The biomedical research landscape is ever-changing and it feels like it is becoming more complex. I believe that 2017 is going to be a pivotal year for biomedical researchers and the agencies that fund biomedical research. And while this will create challenges for us, I also wonder about the opportunities this ever changing landscape provides to MSc and PhD graduates.
One such change that is expected to take place this year, is the hiring of a Chief Scientific Advisor to the Government of Canada. Many countries and governments have this role, which helps inform government and assists them with establishing programmatic and national research priorities.
Canada has had chief scientific advisors in the past and I personally believe that the re-introduction of this position by the current government is a very positive step. What does a Chief Scientific Advisor do? Well the easiest way to inform you about that is to have you listen to a prominent Chief Scientific Advisor discussing “Science Advice in a Troubled World”.
Sir Peter Gluckman, Chief Science Advisor to the Prime Minister of New Zealand is currently chairing our “CIHR International Peer Review Expert Panel”. They are looking into current and future best practises for peer review of CIHR grant proposals. He has suggested that we need to create an expert that lies between the scientist and the government. He calls this type of individual an 'information broker'—someone who understands science and all of its technical details and current status but who has an arm’s length status from actually performing the science and thus has an unbiased position regarding scientific disciplinary priorities and urgency for new discoveries.
I believe that Dr. Gluckman has a point.
Friendly advice regarding biomedical research priorities, directions, and funding levels comes from many sources in Canada including key biomedical science advocacy groups:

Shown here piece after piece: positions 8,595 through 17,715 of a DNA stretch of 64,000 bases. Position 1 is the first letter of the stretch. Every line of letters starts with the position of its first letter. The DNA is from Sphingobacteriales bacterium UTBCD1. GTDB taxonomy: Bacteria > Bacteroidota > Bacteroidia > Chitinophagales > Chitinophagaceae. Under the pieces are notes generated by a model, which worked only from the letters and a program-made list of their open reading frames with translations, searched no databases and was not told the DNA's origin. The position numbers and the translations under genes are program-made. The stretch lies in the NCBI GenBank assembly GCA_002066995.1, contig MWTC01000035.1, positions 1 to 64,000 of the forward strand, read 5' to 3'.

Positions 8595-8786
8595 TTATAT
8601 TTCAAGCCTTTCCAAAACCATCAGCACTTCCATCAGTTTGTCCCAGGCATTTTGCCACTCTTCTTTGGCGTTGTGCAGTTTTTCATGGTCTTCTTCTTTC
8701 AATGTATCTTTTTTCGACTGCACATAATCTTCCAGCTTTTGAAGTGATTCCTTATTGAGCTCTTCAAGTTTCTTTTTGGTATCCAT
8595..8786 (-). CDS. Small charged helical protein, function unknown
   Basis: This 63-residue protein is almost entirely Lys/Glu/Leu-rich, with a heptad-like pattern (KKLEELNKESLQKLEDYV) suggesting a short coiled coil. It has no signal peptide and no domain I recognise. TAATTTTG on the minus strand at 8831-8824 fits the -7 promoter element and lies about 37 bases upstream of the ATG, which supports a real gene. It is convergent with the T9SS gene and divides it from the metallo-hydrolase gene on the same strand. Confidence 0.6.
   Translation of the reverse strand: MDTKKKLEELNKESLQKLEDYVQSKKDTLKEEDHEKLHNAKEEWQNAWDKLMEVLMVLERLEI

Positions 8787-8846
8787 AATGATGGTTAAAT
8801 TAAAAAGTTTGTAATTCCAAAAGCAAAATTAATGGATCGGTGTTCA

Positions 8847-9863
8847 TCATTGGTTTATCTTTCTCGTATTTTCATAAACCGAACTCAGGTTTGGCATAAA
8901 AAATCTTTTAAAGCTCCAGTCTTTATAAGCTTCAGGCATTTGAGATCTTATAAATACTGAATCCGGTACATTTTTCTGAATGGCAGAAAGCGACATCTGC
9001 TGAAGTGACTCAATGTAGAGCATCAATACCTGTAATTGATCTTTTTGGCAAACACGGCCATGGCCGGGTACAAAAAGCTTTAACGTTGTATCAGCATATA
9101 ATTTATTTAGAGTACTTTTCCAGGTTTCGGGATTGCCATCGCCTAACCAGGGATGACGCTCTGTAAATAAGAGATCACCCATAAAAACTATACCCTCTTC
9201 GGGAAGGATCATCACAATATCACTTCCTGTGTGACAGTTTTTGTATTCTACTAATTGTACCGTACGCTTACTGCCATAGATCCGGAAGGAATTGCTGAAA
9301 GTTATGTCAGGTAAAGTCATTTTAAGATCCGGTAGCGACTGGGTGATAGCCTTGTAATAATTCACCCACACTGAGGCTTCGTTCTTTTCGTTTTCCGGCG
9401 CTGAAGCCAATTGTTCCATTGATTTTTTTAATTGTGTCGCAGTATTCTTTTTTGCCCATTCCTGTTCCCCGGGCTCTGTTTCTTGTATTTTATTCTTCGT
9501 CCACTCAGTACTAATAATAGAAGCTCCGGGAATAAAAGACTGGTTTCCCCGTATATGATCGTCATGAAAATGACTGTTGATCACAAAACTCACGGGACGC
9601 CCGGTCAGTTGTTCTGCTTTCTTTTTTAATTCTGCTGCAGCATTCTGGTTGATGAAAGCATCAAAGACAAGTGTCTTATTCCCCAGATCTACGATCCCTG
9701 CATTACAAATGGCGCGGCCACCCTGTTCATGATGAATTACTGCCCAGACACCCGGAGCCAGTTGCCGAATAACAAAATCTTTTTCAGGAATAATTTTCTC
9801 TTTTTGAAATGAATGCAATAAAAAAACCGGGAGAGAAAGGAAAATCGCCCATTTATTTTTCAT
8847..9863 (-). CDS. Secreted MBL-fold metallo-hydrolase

The U15 Canadian Universities;
The Colleges and Institutions of Canada;
Medical Devices Canada;
Health Charities Coalition of Canada;
Research and Policy Universities, Canada;
Innovative Medicine, Canada;
Health Care Canada; and
The Association of Faculties of Medicine of Canada (AFMC).
There is absolutely no shortage of advice that is freely and eagerly made available to government regarding biomedical research and its importance from these groups.
The question then is who should the government listen to in order to establish effective policy regarding biomedical research priorities, investments and programs?
While the public and patient groups also have an important perspective to add to the mix, I believe information brokers or science advocacy spokespersons, and certainly science policy developers, could play a critical role. And with solid background expertise in various aspects of biomedical research disciplinary knowledge, first-hand contextual science expertise, strong technical skills and top notch oral and written communication skills – this is a definitely a role for our MSc and PhD graduates to fill.
As you plan out your careers, there will be numerous options before you from front line research positions to special interest group lobbying and policy development – all will contribute to the future of science in Canada and around the world.
Talk to you next month.
Andrew J. Watson, PhD
Associate Dean, Graduate and Postdoctoral Studies